Home > Family > England and Wales > 2010-10-20 - High Court of Justice, Radmacher (formerly Granatino) v (...)

2010-10-20 - High Court of Justice, Radmacher (formerly Granatino) v Granatino, [2010] UKSC 42

Family · England and Wales · Divorce

In case of divorce in UK, due weight should be given to the marital property regime, even if the pre-nuptial agreement was passed abroad

Key facts of the case - Just prior to their marriage, the parties had signed a pre-nuptial (or ante-nuptial) agreement in which they had mutually agreed not to make claims for maintenance against each other upon divorce under any circumstances. At the time of the marriage the husband (H), a French national, was employed by a bank in England and his earnings rose substantially after the marriage. The wife (W), a German national, had wanted both parties to enter into the agreement because she was independently wealthy, including having shares in two German family businesses. The pre-nuptial agreement was W’s father’s idea and a condition of his agreeing to the marriage. She engaged a notary in Germany to draft and execute the agreement. At the time of the agreement, the extent of her wealth was not revealed to H and, after the marriage, her father devolved further money to her. H subsequently took up a position as a researcher thereby experiencing a considerable drop in earnings. Two children were born during the marriage. The marriage eventually broke down.
In connection with ancillary relief proceedings, section 25 of the Matrimonial Causes Act 1973 provides: “(1) It shall be the duty of the court in deciding whether to exercise its powers … to have regard to all the circumstances of the case”. The High Court judge (Baron J) held that, under section 25, she was bound to consider all the circumstances of the case and that included the fact that the agreement would have been enforceable in both their countries of nationality (Germany and France). However, she also found the following facts to have been present: the husband received no independent legal advice; the agreement deprived the husband of all claims to the permissible legal extent, even in a situation of want, and that was manifestly unfair; there was no disclosure by the wife and no negotiations; and two children had been born during the marriage.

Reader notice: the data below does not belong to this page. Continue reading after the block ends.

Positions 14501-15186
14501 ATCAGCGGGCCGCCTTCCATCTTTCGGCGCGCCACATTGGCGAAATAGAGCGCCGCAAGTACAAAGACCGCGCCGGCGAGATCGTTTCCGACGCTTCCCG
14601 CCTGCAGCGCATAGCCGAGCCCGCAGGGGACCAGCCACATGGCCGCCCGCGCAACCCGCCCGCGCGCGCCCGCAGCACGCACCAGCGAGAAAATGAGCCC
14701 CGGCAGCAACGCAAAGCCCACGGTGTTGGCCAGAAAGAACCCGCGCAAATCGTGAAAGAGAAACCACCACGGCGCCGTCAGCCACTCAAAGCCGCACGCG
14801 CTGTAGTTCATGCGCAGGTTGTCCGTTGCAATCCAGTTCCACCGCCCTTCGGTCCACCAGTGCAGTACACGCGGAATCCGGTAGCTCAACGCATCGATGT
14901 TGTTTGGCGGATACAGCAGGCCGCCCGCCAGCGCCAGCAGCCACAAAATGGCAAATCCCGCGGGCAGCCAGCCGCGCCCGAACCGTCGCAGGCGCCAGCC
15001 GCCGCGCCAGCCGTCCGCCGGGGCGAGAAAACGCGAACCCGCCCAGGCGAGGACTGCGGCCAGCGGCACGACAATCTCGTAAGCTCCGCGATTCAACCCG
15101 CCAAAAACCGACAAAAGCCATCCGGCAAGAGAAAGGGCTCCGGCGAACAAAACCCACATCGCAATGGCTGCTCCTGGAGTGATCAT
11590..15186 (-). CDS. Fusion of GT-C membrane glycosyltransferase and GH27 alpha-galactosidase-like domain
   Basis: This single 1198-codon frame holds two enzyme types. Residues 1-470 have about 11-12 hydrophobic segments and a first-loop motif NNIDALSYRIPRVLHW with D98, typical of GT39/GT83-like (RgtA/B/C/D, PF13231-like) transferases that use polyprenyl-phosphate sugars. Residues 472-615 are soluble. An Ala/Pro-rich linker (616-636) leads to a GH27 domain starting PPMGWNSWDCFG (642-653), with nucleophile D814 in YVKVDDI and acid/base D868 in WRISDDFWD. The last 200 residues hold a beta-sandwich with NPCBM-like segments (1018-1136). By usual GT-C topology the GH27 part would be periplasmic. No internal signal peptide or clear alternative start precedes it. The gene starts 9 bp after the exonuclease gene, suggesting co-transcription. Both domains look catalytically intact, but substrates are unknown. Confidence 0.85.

Taking those factors into account Baron J awarded a lump sum to H. The Court of Appeal unanimously reversed Baron J’s decision. The Court of Appeal held that although the judge had accepted that the contract should be treated with due weight, she had not given it the proper weight and H’s claims should have been accordingly reduced to reflect his housing and income costs as father, but not as husband.

Reasoning of the court - The Supreme Court by a majority of 7 to 2 agreed with the Court of Appeal’s reasoning. The Supreme Court welcome the doing away, by previous cases, of the objection to nuptial agreements (whether pre-nuptial or post-nuptial) on grounds of public policy which used to apply in English law preventing them being taken into account by a court.